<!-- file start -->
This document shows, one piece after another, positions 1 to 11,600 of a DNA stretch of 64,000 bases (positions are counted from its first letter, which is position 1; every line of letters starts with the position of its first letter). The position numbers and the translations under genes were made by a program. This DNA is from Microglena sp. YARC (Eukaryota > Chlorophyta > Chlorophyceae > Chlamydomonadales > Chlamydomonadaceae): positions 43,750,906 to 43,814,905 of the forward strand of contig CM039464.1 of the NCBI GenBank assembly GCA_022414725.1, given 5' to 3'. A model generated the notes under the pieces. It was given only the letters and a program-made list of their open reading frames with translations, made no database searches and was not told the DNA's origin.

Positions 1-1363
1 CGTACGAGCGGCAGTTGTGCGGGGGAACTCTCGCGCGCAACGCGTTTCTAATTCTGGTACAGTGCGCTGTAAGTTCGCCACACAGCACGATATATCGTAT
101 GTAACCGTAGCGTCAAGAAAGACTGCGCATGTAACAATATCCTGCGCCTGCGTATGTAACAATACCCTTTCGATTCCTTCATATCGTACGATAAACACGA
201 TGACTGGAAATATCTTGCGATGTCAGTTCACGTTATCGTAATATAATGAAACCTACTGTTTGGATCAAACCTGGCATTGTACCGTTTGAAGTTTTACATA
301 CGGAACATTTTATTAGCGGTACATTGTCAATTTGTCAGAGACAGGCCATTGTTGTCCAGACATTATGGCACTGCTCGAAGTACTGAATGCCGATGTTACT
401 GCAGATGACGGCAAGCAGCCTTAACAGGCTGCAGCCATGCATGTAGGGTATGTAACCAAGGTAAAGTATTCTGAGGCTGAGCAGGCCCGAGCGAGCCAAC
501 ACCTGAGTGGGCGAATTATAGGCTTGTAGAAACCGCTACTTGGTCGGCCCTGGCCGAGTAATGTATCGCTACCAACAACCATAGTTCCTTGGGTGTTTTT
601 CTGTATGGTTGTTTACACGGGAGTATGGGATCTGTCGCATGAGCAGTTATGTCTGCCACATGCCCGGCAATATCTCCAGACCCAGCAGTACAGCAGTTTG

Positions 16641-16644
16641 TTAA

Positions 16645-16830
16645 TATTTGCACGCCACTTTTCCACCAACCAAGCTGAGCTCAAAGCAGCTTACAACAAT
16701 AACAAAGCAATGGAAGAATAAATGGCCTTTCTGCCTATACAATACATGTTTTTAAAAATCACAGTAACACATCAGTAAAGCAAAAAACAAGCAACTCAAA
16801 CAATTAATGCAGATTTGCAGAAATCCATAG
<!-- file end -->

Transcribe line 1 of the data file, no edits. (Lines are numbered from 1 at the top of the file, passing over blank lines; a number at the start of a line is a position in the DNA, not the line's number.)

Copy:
This document shows, one piece after another, positions 1 to 11,600 of a DNA stretch of 64,000 bases (positions are counted from its first letter, which is position 1; every line of letters starts with the position of its first letter). The position numbers and the translations under genes were made by a program. This DNA is from Microglena sp. YARC (Eukaryota > Chlorophyta > Chlorophyceae > Chlamydomonadales > Chlamydomonadaceae): positions 43,750,906 to 43,814,905 of the forward strand of contig CM039464.1 of the NCBI GenBank assembly GCA_022414725.1, given 5' to 3'. A model generated the notes under the pieces. It was given only the letters and a program-made list of their open reading frames with translations, made no database searches and was not told the DNA's origin.